Sorry for not posting last night or this morning, servers were down and internet access was a no go.
The Greece hot potato is being tossed around still, the ISM numbers were fictionally good, employment was fictionally good and the market closed flat.
Mish's thoughts on the ISM report and some factors surrounding it that you will not read elsewhere are in ISM Service Sector Expands, Backlog of Orders and Employment Still Contracting; Public Sector Catchup Coming. The thing I like most about what Mish is bringing to the table these days is his focus on the state and city level budget shortfalls. These will hit home more than the "national" bullshit you read about on a daily basis. In this post is a link to a recent speech given by the new NJ Governor Christie. Please take a moment to watch this. This guy is ready to kick some butt and take names to get his states budget shortfalls worked out and he does not care who gets pissed. It is the best thing I have heard in a long time. Denninger takes on the ISM BS in We're Schizoid! (Non-Manufacturing ISM). Both are not that impressed and poke unique holes in the report.
You market timers may find this one interesting (I finally went short today BTW) Has Goldman Called The Market Top: GS Sells $3.1 Million Leveraged Index-Linked Notes Referenced To 1123.7 On The S&P. Zero Hedge as usual is above the line on their reporting and timing of reports. This one is quite interesting. Maybe we can take advantage of a tip from the gods on high (and hope like hell it is not a sucker play).
Since everyone else has posted it, I'll complete the circle - No Wonder the Economy Isn't Improving from Washington's Blog is a wonderful post on the idiocy demonstrated by our leaders and an expose of the bullshit that flows endlessly from Washington (sounds like something I would like!).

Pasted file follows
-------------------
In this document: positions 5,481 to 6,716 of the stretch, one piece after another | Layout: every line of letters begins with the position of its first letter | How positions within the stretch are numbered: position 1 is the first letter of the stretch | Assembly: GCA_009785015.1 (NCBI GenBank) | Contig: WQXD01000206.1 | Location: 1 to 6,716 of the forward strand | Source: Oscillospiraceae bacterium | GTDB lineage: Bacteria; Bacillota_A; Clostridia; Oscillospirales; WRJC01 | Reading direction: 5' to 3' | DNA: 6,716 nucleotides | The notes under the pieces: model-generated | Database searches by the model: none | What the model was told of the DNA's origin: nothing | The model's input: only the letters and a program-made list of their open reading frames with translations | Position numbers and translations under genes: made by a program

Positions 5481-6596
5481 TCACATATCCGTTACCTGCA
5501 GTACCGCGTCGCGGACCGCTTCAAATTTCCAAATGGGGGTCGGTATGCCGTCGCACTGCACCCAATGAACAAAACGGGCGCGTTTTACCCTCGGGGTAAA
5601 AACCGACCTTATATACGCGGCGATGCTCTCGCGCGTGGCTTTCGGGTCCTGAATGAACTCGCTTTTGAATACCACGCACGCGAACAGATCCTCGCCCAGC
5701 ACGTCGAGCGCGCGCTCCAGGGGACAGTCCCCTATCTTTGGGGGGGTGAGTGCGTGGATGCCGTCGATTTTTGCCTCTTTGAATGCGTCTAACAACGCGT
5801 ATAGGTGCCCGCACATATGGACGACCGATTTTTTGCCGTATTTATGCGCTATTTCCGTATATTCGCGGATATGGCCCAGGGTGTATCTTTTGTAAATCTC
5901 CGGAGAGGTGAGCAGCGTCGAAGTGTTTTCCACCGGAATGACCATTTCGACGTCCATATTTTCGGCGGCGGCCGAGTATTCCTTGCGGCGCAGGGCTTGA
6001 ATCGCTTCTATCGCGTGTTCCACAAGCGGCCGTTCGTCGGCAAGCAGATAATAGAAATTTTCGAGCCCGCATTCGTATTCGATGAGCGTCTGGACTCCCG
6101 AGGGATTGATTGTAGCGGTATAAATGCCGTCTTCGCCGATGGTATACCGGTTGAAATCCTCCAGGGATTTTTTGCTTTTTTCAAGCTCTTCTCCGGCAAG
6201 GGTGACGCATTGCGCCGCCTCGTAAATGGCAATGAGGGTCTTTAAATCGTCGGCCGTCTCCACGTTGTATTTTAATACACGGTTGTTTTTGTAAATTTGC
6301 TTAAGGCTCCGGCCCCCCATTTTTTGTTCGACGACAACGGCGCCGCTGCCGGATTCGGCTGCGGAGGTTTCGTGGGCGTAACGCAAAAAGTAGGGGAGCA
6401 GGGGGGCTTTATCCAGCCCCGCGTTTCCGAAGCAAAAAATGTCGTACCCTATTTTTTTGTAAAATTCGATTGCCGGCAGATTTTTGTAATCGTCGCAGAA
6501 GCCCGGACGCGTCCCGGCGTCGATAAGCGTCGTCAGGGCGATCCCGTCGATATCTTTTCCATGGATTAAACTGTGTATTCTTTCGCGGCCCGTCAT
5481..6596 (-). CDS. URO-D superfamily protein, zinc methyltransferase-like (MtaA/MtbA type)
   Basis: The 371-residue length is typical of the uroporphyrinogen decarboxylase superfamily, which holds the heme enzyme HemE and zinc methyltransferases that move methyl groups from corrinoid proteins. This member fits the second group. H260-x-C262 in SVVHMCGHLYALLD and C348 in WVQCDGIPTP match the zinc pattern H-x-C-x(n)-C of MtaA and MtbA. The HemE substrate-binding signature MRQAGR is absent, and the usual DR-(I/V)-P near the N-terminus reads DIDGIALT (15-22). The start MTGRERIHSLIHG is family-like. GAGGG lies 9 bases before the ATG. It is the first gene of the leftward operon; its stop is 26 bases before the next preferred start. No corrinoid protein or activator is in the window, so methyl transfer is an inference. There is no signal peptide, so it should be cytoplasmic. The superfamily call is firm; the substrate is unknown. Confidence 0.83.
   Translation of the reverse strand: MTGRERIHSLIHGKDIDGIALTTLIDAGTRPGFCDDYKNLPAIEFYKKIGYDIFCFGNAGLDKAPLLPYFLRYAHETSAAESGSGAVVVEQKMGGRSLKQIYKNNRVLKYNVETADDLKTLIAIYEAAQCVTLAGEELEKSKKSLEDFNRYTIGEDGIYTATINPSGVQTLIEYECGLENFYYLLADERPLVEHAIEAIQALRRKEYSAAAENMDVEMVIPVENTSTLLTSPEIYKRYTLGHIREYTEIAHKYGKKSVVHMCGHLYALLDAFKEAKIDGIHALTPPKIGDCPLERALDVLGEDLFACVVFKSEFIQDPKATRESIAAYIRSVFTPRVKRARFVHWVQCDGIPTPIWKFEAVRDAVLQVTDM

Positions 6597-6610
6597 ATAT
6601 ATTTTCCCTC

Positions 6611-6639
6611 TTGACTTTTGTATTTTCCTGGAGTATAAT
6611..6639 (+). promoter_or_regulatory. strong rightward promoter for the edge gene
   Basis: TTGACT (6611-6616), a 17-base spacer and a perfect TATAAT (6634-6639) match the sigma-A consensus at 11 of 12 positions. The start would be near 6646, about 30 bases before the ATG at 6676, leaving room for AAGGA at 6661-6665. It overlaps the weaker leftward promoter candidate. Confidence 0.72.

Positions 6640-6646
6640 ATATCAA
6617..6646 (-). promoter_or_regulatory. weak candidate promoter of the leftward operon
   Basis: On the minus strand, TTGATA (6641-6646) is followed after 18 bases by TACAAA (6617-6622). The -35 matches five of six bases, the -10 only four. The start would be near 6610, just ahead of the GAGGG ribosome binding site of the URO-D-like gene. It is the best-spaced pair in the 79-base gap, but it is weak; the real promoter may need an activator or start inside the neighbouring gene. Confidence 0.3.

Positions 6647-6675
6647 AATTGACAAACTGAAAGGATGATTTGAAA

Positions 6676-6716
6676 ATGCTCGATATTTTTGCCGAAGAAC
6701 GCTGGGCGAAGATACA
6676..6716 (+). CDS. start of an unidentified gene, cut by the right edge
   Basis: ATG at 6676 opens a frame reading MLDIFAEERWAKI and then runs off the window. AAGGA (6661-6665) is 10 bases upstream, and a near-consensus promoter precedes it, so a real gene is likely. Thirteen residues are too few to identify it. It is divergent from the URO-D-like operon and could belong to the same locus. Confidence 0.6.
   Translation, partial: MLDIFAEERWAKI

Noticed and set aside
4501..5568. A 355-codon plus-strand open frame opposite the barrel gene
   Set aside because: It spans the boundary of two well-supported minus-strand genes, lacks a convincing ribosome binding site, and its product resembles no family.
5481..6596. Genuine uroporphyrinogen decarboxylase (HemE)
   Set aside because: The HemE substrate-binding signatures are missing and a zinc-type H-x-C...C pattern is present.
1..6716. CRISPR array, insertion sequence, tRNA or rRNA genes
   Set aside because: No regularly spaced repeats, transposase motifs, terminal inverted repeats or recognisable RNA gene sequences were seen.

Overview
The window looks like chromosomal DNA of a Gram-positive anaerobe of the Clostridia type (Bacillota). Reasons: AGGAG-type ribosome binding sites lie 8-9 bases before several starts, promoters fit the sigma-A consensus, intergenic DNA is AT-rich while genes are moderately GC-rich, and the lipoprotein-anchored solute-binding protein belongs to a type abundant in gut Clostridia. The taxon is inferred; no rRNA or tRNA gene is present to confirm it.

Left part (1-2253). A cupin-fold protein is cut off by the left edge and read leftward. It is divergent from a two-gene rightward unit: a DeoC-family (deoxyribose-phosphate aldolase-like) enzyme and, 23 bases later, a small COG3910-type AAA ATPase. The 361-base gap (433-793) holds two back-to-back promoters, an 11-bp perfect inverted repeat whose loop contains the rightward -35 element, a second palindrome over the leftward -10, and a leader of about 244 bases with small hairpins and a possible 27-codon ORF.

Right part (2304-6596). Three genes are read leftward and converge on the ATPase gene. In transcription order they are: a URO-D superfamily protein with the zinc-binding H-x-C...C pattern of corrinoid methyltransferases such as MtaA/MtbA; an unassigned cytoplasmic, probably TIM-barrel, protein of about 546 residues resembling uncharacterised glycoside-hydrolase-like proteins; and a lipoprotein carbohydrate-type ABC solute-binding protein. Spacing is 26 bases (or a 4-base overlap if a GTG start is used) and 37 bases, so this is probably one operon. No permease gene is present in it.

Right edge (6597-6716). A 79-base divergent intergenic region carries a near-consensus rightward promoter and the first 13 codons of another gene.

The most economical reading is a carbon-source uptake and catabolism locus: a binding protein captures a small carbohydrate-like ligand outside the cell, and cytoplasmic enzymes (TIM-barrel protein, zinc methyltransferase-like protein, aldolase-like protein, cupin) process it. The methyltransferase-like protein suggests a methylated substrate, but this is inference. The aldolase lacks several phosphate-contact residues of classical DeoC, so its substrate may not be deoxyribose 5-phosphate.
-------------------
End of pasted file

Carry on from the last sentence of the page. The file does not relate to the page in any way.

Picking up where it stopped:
TPC has this from Rosy - ROSENBERG: THE MARKET LOOKS TOPPY. “In a secular bull market, a six-month trading range can be viewed as a pause that refreshes. But in a secular bear market, it more than likely reflects a classic topping formation, as was the case in the spring and summer of 2007 when the S&P 500 also flirted with the 1,500 mark for as long a period as it has hovered around the 1,100 threshold since last fall. Keep in mind that similar to 2007, we are starting to see some fraying around the edges in the latest set of economic data releases — jobless claims, housing starts and sales, core goods orders and shipments, construction, ISM and consumer confidence.” Put that with the GS report above and some of my fine analysis and I'd say you better be getting those horses saddled up.
In what I thought was the best new of the day, ZH has Philly Fed's Plosser Speaks: Too Big To Fail Must End, "I believe these three actions would go a long way toward improving financial stability. Enacting a credible bankruptcy process to solve the too-big-to-fail problem, clarifying the Fed's umbrella supervision and financial stability roles, and enhancing market discipline are steps we must take to lower the probability of a future crisis. We could simplify the entire financial regulatory legislative initiative by focusing on these three key elements. We do not need huge new bureaucracies, or a complete restructuring of our regulatory agencies." Damn, two tough and sensible speeches in the same week, what, did Washington run out of cool-aide?
Last, but not least, I bring you a radio interview from Bob Chapman that I thought was interesting. I like the way this guy thinks (extreme like me). This may be a bit conspiracy laced for some of you, but maybe it is time to buy into some of those theories. "They are preparing for a large world wide meeting of the kind of the Smithsonian meeting in the seventies and they will decide from there which currency to devalue against which ...The whole Toyota issue is the American government behind the scenes telling the Japanese either you buy my treasuries or I destroy your best exporting part of the industry.... The UK may break up from the European Union, Warren Buffett should be in jail not in CNBC says Bob Chapman , 10 years ago everybody knew that Greece and Italy were in bad shape but everybody looked at the other side ..."
For the latest on the Greece saga, you can always turn to this link at the FT.com.
Have a good evening.